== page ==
A rising tyrant is reveling in his own power. Another man is determined to stop him. The result changes the course of history.
"Et tu, Brute?" -- Caesar
"If then, that friend demand why Brutus rose against Caesar, this is my answer: not that I loved Caesar less, but that I loved Rome more." --Brutus
And here's the jist: The Roman Republic is enjoying a wonderful time of peace: Pax Romana. Julius Caesar is swathed by plebians who are on their knees, begging him to take the throne. He seems like the perfect ruler, in the most perfect nation, in the most perfect time. Only those closest to him know his true hunger for power, and coupled with their want of personal gain, they prepare to murder him. As Caesar marches up to the courthouse that fateful afternoon, a soothsayer calls out, "Beware the Ides of March!" Translation: Beware the thirteenth of March. Caesar laughs it off, and continues on his way. Once he take his place at the courthouse, his friends surround him. Without much hesitation, they stab him multiple times. Caesar struggles, but once he sees his closest friend, Brutus, also stabbing him, he gives up. The Roman Republic descends into chaos. Brutus and the rest of the conspirators flee into Asia Minor. The Second Triumvirate (Octavius, Lepidus, and Antony) pursue them and push them into battle. Rather than let death meet him, Brutus embraces death courageously and commits suicide.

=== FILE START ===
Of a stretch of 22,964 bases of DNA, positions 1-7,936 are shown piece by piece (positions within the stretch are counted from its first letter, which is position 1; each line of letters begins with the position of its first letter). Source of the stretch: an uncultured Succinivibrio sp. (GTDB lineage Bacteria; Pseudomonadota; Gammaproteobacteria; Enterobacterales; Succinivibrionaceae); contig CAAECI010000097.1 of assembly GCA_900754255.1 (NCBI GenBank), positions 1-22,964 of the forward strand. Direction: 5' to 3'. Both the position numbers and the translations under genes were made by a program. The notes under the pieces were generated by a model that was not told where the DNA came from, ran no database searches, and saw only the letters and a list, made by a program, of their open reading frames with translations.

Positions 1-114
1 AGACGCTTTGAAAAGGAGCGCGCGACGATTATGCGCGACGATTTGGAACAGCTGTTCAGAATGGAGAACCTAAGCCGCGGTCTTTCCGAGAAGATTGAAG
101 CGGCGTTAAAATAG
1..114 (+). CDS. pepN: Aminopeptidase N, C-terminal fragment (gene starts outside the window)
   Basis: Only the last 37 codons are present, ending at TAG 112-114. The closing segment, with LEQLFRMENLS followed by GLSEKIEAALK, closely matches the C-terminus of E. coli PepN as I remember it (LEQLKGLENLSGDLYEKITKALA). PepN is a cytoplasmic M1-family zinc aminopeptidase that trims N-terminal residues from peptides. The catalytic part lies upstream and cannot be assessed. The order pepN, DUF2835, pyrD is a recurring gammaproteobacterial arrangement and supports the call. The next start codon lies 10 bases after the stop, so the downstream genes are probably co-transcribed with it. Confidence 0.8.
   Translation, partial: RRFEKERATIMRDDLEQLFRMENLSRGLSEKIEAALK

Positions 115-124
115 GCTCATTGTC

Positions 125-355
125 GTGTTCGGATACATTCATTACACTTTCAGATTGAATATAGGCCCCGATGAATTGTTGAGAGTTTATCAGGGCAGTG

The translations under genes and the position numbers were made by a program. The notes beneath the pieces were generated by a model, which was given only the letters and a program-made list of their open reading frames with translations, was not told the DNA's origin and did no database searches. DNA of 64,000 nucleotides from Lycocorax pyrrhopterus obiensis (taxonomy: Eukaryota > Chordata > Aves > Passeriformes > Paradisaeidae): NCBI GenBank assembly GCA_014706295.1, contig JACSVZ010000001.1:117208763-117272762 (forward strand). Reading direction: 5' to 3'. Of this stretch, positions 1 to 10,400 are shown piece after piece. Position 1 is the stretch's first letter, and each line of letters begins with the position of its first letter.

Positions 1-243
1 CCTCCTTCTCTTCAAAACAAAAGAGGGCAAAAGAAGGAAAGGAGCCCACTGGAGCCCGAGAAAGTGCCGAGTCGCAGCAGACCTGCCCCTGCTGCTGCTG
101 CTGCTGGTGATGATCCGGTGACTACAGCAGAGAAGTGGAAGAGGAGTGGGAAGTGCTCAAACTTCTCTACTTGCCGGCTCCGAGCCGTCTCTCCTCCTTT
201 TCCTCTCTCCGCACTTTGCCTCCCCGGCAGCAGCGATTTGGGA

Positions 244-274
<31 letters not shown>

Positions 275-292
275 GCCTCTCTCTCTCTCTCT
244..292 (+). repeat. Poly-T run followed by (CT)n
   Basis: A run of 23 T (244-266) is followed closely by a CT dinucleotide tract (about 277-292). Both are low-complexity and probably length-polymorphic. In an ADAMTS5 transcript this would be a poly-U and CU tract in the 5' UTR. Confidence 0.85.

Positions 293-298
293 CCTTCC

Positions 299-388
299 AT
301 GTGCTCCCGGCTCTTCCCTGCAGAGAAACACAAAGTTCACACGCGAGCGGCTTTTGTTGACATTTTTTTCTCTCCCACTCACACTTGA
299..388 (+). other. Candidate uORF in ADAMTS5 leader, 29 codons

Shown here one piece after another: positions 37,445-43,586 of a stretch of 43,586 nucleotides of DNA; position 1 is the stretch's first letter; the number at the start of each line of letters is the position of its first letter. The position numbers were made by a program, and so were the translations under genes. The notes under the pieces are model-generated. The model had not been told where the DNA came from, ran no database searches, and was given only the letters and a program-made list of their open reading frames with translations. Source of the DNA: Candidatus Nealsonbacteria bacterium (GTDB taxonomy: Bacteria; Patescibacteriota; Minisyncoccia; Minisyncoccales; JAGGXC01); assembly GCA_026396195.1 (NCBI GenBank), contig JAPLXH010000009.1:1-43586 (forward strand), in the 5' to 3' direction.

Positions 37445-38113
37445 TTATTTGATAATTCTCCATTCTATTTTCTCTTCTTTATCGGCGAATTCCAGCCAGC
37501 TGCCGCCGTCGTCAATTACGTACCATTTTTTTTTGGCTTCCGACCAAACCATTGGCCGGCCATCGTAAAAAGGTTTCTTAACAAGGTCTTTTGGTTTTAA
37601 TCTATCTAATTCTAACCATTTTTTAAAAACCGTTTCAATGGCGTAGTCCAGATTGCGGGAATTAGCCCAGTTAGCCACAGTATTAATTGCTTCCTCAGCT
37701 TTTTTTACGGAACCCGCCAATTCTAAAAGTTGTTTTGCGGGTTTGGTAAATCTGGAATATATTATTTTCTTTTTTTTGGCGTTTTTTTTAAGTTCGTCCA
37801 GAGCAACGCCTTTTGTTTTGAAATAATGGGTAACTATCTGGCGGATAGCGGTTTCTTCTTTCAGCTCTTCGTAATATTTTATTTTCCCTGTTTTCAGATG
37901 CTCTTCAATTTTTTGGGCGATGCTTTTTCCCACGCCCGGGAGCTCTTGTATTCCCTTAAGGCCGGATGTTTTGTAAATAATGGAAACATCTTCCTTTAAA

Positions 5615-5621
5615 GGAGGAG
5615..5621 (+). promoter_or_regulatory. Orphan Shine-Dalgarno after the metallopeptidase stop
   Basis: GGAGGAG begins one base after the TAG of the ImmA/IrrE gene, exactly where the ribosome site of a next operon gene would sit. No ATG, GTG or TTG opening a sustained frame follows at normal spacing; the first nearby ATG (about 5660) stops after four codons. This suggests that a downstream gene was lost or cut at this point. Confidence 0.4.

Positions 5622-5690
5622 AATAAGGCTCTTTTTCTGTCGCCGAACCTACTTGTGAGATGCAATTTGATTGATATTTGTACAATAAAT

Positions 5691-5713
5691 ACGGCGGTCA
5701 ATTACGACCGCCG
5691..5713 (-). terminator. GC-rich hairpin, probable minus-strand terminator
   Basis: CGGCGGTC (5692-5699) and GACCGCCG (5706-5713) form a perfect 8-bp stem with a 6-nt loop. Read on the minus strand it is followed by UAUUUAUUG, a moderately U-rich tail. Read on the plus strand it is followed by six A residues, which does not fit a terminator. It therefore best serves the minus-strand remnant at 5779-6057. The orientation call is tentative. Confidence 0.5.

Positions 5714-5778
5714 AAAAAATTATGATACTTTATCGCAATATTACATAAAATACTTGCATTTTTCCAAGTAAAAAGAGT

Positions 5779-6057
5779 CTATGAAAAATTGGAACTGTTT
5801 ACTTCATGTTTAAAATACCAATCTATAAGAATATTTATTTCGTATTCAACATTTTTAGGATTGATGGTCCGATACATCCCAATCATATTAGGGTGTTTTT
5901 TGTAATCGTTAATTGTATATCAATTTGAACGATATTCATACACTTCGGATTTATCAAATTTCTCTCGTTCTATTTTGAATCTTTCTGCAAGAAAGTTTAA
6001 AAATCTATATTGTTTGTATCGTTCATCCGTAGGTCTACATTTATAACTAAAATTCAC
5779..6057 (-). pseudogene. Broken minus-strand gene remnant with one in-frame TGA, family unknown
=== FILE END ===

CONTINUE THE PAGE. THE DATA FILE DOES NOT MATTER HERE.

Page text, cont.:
Brutus alone did what he did for the greater good.
Create your own unique website with customizable templates.